Wednesday, January 9, 2019
Thomas J. Brennan (Harvard) presents Distributed Deferral (with Daniel I. Halperin (Harvard)) at Toronto today as part of its James Hausman Tax Law and Policy Workshop Series:
We show that a current tax on income is equivalent to a future tax levied on both the original income and the investment returns it earns, provided that the tax rate is constant and that neither the taxpayer nor the government is subject to certain investment or borrowing constraints. We then show that instead of deferring a tax to a single future point in time, the tax may be broken into components that are distributed periodically over time. There is not a unique method for distributing deferral, but we introduce examples of particular methods, including a “non-increasing” deferral method that taxes returns to the original income periodically but does not tax the original amount itself until it is no longer invested.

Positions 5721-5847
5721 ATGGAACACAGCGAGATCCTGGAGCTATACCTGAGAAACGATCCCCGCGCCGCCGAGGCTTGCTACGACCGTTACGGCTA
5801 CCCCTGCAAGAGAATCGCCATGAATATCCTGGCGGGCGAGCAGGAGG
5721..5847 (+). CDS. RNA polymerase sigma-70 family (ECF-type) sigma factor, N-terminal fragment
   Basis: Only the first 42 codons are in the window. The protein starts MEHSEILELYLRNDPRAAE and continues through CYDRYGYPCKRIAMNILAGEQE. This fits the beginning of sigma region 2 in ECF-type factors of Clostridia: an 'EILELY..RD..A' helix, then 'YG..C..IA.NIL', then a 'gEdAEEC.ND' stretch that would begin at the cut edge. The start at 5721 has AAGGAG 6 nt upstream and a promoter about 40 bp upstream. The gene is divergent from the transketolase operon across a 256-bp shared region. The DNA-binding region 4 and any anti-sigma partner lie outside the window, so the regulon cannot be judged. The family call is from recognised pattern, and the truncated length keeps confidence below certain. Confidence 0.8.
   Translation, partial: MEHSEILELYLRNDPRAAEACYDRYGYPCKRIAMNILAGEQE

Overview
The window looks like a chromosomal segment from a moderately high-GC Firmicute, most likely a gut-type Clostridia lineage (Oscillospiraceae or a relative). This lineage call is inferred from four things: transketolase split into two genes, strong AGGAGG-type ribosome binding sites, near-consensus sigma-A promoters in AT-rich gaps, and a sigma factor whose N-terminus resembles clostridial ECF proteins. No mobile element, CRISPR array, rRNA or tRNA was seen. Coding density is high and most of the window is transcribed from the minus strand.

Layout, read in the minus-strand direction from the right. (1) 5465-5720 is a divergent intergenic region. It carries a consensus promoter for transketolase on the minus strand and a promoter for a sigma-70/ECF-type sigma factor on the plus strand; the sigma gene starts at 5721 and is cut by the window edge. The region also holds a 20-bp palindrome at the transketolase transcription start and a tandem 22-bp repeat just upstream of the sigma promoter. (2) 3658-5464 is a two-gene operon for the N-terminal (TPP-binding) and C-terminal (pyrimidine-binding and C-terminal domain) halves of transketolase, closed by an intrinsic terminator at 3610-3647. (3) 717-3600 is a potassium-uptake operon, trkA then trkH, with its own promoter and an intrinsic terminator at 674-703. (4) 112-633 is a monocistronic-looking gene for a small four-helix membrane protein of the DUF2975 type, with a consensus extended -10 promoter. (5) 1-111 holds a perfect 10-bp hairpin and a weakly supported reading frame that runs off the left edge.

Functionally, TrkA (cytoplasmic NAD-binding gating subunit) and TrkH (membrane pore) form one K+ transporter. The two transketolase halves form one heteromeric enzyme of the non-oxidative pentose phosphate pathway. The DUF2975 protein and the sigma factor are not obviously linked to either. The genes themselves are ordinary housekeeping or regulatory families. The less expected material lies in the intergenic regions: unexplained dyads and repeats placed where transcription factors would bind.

Under idealized assumptions, the deferral method used is irrelevant, but in practice the assumptions may be violated and particular choices can lead to different sorts of risks and planning opportunities. The distributed deferral framework offers a set of tools that can spread the risk of tax rate changes over time, allowing a type of income tax averaging and reducing the ability of taxpayers to benefit from occasional low tax rate environments or tax holidays. In addition, distributed deferral can reduce the ease with which budgetary rules like the Congressional budget window may be manipulated.